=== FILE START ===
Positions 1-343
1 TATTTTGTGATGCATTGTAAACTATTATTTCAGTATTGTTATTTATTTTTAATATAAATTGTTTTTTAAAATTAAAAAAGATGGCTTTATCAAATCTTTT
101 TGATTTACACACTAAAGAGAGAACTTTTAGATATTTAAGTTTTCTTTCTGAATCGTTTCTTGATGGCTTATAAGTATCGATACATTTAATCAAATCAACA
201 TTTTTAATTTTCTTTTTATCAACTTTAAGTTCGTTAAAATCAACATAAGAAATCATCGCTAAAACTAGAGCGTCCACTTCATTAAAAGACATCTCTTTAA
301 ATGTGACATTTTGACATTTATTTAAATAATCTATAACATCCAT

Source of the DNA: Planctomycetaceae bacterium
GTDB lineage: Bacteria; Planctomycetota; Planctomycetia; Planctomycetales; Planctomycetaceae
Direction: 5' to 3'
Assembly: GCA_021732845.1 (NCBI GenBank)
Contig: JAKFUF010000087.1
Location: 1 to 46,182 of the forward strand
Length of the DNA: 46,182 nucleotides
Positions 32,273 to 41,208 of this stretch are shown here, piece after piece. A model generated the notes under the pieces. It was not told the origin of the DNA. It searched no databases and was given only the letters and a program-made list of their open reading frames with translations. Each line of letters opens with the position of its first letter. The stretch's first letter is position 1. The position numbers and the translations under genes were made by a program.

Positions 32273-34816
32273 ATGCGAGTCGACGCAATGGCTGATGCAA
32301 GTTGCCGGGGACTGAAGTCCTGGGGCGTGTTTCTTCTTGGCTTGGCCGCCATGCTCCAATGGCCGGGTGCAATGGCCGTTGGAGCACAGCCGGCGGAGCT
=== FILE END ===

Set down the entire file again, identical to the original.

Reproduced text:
Positions 1-343
1 TATTTTGTGATGCATTGTAAACTATTATTTCAGTATTGTTATTTATTTTTAATATAAATTGTTTTTTAAAATTAAAAAAGATGGCTTTATCAAATCTTTT
101 TGATTTACACACTAAAGAGAGAACTTTTAGATATTTAAGTTTTCTTTCTGAATCGTTTCTTGATGGCTTATAAGTATCGATACATTTAATCAAATCAACA
201 TTTTTAATTTTCTTTTTATCAACTTTAAGTTCGTTAAAATCAACATAAGAAATCATCGCTAAAACTAGAGCGTCCACTTCATTAAAAGACATCTCTTTAA
301 ATGTGACATTTTGACATTTATTTAAATAATCTATAACATCCAT

Source of the DNA: Planctomycetaceae bacterium
GTDB lineage: Bacteria; Planctomycetota; Planctomycetia; Planctomycetales; Planctomycetaceae
Direction: 5' to 3'
Assembly: GCA_021732845.1 (NCBI GenBank)
Contig: JAKFUF010000087.1
Location: 1 to 46,182 of the forward strand
Length of the DNA: 46,182 nucleotides
Positions 32,273 to 41,208 of this stretch are shown here, piece after piece. A model generated the notes under the pieces. It was not told the origin of the DNA. It searched no databases and was given only the letters and a program-made list of their open reading frames with translations. Each line of letters opens with the position of its first letter. The stretch's first letter is position 1. The position numbers and the translations under genes were made by a program.

Positions 32273-34816
32273 ATGCGAGTCGACGCAATGGCTGATGCAA
32301 GTTGCCGGGGACTGAAGTCCTGGGGCGTGTTTCTTCTTGGCTTGGCCGCCATGCTCCAATGGCCGGGTGCAATGGCCGTTGGAGCACAGCCGGCGGAGCT